Ahoy pirates! Since the launch of the game, our focus as a team has been to enrich the Sea of Thieves world and experience – adding new tools, threats, challenges and goals. It’s been great to see the game continue to delight players who have been with us since our early Technical Alphas, to newer pirates who have begun their adventures since launch. Where we choose to spend our time as a development team is under constant reflection and discussion as the game continues to grow. There are areas that have received a lot of attention and others that will become the focus as we continue to update the game.

An area where we’ve begun to spend an increasing amount of focus recently is player combat. While we’ve put a lot of focus on expanding the ship combat strategy through new damage options and new weapon types like the firebombs, we’re now beginning to spend more time focusing on sword combat and how it fits alongside the pistol, blunderbuss and Eye of Reach. While we’re keen to expand this weapon variety in the future, we also want to spend some time addressing the issues with these existing weapon options first. As a combat system that has to work against real players who of course behave in unpredictable ways, while also working against AI threats in an always-online environment, it’s especially challenging.

We want to take an incremental approach to changes, ensuring they spend a decent amount of time with our Insiders before moving into the live game. This is especially important with a continually updated game like Sea of Thieves, as anything that affects a player’s muscle memory and how they’ve learnt to play will directly affect the enjoyment of the game until the changes become second nature again.

While we are trying out and experimenting with some larger changes to combat behind the scenes, there are some incremental changes that we’re making in the December release. These all have the goal of removing potential ways in which the system can be exploited, while also creating a better interplay between an attacker and defender.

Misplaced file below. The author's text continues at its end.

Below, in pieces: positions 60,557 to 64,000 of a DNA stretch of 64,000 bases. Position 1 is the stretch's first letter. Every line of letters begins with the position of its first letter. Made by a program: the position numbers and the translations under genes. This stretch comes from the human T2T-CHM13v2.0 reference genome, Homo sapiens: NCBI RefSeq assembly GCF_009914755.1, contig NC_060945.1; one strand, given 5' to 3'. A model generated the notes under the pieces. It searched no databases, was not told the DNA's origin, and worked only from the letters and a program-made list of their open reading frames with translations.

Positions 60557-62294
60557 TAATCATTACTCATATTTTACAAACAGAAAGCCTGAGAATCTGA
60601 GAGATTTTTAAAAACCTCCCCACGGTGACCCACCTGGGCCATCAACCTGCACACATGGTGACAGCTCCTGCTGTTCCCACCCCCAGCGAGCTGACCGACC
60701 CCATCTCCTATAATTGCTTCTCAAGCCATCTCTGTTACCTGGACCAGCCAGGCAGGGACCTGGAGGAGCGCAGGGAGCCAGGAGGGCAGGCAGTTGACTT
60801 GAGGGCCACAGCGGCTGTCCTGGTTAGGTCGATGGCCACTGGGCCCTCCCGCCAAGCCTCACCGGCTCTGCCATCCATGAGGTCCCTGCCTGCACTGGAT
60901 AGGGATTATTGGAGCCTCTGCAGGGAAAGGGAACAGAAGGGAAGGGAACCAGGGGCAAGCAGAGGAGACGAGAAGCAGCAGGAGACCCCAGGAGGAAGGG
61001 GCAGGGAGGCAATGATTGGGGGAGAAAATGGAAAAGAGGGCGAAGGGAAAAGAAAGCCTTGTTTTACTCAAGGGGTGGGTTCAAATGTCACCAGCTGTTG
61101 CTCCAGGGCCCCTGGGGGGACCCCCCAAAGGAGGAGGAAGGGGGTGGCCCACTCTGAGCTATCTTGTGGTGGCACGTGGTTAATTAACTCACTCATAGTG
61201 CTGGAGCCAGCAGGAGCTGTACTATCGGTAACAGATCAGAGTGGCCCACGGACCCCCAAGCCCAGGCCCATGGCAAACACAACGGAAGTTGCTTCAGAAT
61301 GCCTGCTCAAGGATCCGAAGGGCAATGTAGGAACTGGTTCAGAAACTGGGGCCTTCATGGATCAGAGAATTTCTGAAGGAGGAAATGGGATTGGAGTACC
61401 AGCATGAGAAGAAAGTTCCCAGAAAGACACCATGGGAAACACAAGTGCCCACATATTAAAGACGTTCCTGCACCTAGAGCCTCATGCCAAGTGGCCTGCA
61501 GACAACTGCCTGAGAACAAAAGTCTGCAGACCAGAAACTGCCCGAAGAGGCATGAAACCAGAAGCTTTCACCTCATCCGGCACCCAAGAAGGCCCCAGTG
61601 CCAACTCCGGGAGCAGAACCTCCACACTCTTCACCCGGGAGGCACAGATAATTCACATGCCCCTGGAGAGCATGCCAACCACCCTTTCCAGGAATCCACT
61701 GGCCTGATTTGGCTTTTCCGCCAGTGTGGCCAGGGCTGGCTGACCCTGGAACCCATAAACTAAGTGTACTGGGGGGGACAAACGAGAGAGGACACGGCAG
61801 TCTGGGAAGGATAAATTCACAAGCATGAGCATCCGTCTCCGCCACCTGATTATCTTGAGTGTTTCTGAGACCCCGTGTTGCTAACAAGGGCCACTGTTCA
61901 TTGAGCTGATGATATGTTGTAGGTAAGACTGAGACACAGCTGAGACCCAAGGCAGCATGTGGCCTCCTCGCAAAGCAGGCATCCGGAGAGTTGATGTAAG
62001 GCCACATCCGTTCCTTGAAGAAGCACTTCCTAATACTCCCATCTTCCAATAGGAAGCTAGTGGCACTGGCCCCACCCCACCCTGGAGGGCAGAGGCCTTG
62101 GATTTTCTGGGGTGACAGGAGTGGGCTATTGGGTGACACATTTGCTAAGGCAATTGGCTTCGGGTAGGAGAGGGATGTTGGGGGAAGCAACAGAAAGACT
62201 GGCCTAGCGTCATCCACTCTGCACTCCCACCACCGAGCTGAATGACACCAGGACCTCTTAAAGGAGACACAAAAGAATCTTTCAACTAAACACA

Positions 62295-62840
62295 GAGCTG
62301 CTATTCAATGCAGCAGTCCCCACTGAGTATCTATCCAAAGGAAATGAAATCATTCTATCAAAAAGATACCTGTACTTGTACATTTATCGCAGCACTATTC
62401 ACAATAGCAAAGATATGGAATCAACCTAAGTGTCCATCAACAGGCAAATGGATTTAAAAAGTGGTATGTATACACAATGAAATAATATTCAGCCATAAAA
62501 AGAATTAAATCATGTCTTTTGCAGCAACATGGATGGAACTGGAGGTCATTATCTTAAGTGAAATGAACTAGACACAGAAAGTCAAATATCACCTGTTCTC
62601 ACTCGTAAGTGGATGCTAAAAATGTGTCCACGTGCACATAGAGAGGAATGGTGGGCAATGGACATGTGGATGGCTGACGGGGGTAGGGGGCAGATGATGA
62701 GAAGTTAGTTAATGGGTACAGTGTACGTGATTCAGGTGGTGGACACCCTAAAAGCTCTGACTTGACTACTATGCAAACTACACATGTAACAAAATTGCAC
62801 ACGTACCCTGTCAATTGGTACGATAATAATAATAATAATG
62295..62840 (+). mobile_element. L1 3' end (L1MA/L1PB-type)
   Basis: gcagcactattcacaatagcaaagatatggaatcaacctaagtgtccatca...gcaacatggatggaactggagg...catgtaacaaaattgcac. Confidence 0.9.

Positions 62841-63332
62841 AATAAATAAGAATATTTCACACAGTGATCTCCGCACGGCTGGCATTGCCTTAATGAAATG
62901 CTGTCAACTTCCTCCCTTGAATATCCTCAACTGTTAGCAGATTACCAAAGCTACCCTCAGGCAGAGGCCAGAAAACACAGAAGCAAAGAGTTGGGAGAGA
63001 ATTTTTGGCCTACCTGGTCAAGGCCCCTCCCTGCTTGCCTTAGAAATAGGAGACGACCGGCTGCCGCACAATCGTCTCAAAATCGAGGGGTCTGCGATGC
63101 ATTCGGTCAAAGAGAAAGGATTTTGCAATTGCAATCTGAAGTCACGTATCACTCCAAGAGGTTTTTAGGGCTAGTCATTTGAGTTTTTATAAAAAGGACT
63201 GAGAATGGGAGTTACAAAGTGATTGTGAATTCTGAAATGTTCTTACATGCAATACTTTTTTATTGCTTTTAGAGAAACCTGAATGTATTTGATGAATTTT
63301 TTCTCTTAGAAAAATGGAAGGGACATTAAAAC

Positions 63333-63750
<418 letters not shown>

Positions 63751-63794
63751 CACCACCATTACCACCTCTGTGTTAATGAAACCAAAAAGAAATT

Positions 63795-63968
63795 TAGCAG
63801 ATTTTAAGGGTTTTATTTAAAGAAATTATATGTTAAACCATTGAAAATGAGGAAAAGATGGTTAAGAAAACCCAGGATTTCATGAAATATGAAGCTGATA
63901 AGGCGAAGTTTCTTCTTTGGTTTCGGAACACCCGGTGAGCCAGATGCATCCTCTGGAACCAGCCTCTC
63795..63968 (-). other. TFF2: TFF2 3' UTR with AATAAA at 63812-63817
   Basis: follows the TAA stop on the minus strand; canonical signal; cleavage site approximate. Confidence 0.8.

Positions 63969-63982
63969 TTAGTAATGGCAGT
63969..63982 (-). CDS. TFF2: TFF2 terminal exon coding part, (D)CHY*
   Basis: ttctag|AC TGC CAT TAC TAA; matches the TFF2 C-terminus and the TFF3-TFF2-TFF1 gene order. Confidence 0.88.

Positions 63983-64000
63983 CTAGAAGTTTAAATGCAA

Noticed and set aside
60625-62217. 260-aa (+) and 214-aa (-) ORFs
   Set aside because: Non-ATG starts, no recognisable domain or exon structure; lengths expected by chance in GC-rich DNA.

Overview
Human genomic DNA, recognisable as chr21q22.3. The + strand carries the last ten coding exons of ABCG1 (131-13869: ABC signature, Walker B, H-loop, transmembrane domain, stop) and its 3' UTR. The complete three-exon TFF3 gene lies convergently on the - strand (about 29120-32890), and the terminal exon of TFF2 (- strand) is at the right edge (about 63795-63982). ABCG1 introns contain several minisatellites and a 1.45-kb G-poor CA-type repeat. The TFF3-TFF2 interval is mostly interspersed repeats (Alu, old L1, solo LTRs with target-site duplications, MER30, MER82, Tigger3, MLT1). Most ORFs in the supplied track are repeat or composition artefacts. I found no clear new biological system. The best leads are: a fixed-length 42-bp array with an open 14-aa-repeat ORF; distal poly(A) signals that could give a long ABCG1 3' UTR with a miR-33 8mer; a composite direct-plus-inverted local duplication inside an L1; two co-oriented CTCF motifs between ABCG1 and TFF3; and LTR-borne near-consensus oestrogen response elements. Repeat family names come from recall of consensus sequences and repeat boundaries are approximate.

Firstly, I want to explain how we see ‘exploits’ in the combat system and what we mean by that term. Seeing players master a set of mechanics and use their own ingenuity to best an opponent is the intention. However, finding what is essentially a flaw in the originally implemented system and using that as an advantage in combat is something we would determine to be an exploit.

While it’s easy to appreciate the creativity in how players use these flaws, it was not the intention of the original design and leads to undesirable ‘meta’ ways of play that makes the skill ceiling more about your knowledge of circumventing the game’s systems rather than pure mastery of the mechanics available. Some of these exploits we may choose to live with, whereas others we’ll choose to fix for the wider integrity of the game experience.

Here’s the set of sword combat changes that will be in December’s release:

  • Sword Wield Timing
    • On wielding a sword, the player now has a brief delay before being able to strike. Thematically presented as the player drawing their sword, these revised animations have been added to better identify when the sword has reached its idle state, allowing a player to perform a strike. This change has been made in order to prevent players from using a ‘stow/un-stow’ technique to attack other players more quickly than intended.
  • Sword Miss Cooldown
    • After review we have also decided to remove the missed swing cooldown penalty when missing a strike on a rival player or skeleton. The original goal here was to discourage sword spamming and to provide a disadvantage when making a tactical error, but on reflection it’s clear that this just caused frustration when being artificially delayed during combat due to a miss.
  • Removal of Player Stun from Sword Strikes
    • When engaging in sword combat, getting struck by an attacker no longer stuns the defender in place, unable to move.
  • Removal of Player Stun from Sword Blocking
    • The main focus of this and the player stun change is on providing more defensive opportunities. Getting struck by an attacker and successfully defending no longer stuns the defender in place, unable to move. The defending player should now also be able to dodge while defending attacks to gain a tactical advantage.
    • Attacking players retain a first-hit advantage and the ability to combo into attacks before separating.

While the above changes will be going live in the Festival of Giving update, we’ll be keeping a close eye on feedback, as always. As we continue to prototype more extensive changes at Rare, we’ll look to continue making incremental changes where we can and assess feedback before continuing.

Thanks, and see you on the seas!